Over the period 26 March 2020 until 25 September 2020, landlords cannot increase the rent for a residential tenancy. This includes any rent increases about which you have already notified to your tenant, but had not taken effect before 26 March 2020. If you try to enforce a rent increase before 25 September 2020 you will be committing an unlawful act.

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The wise and just will-maker

I need to make a will but I do not want to leave my estate to my son as I never see him. I also do not want to leave my estate to my stepchildren. What can be done?

In some parts of the world, a will-maker can leave their assets to whomever they want, whether that be their children, a distant relative or to the local cats’ home. In New Zealand, however, this is currently not the case. Continue reading


A cost-effective alternative to court

After separating, you could find yourself at loggerheads with your former partner or spouse on exactly how all property should be divided between you. Negotiations may be bouncing between your lawyers, with no common ground achieved. Without agreement, you could file court proceedings but learn costs would increase dramatically. As well, it could be years before a judge can give a decision on how your property will be divided.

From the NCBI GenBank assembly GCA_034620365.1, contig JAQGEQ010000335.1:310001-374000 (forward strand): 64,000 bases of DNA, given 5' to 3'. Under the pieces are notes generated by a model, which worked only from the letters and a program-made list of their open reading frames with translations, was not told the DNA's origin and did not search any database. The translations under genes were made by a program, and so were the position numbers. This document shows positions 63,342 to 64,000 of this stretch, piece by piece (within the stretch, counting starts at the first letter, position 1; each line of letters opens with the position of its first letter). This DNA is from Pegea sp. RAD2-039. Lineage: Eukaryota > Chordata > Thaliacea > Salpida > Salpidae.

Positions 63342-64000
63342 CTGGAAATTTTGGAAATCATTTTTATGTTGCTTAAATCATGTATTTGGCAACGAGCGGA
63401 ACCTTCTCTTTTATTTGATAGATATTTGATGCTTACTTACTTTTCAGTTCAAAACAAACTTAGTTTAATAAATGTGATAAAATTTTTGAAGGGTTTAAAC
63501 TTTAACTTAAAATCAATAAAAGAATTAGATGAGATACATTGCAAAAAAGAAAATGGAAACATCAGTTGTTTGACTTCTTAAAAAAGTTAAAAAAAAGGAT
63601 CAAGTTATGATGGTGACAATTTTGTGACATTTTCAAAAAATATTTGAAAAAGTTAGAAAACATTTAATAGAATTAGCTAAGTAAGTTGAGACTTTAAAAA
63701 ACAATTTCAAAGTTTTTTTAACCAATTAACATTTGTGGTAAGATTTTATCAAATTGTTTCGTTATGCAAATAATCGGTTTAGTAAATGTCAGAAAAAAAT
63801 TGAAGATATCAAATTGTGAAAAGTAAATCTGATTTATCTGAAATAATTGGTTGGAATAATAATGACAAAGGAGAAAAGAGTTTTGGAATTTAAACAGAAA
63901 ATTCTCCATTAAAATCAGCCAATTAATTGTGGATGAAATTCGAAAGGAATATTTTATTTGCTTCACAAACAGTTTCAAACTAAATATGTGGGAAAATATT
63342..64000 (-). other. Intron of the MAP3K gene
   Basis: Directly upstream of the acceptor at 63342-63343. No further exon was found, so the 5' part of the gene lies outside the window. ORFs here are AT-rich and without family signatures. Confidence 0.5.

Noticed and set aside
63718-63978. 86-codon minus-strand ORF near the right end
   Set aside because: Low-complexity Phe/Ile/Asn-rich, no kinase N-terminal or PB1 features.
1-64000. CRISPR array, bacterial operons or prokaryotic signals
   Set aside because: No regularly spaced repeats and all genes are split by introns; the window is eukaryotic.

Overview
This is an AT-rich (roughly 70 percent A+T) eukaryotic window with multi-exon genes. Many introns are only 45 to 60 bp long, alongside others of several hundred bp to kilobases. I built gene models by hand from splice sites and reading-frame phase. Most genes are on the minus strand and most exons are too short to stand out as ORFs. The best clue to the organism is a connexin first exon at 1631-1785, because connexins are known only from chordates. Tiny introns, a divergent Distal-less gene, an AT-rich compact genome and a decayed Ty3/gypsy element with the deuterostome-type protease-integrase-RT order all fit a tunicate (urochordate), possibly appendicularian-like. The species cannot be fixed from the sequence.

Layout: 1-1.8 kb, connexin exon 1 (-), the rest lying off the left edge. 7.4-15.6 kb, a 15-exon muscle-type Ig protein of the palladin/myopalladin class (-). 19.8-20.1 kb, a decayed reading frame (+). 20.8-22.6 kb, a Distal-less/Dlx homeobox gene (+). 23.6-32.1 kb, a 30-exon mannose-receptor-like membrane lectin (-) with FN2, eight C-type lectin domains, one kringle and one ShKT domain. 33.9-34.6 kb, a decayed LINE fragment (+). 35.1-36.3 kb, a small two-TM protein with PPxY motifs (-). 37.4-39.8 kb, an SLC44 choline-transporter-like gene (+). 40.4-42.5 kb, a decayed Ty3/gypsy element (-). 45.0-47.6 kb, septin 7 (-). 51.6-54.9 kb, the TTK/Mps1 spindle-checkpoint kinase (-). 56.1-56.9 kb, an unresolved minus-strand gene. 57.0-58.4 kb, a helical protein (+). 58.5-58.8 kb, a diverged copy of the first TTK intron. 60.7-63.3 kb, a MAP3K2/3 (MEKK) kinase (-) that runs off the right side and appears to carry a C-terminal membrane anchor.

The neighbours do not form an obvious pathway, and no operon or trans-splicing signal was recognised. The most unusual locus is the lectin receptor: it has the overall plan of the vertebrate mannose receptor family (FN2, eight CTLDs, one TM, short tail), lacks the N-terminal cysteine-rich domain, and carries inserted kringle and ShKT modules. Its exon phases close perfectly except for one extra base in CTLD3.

Mediation, on the other hand, could be arranged within weeks. It offers a practical alternative to reach a conclusion on how property should be divided between you and your former partner.

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Contracts are commonplace in business and life. A well-drafted contract can provide certainty and clarity for businesses and others by creating legal obligations for each party to do what they say they will. But what if a party to a contract doesn’t do what they promised they would? Are you allowed to penalise that party for not fulfilling their obligations under the contract? We will explore the enforce-ability of so-called ‘penalty clauses’ in light of a recent decision in the Court of Appeal.

What is a penalty clause?

It is common for businesses to try to reduce their risk of suffering a loss under a contract. One way businesses try to minimise their risk is by including a clause in the contract that requires money to be paid to them to compensate for loss if the other party doesn’t do what they promise.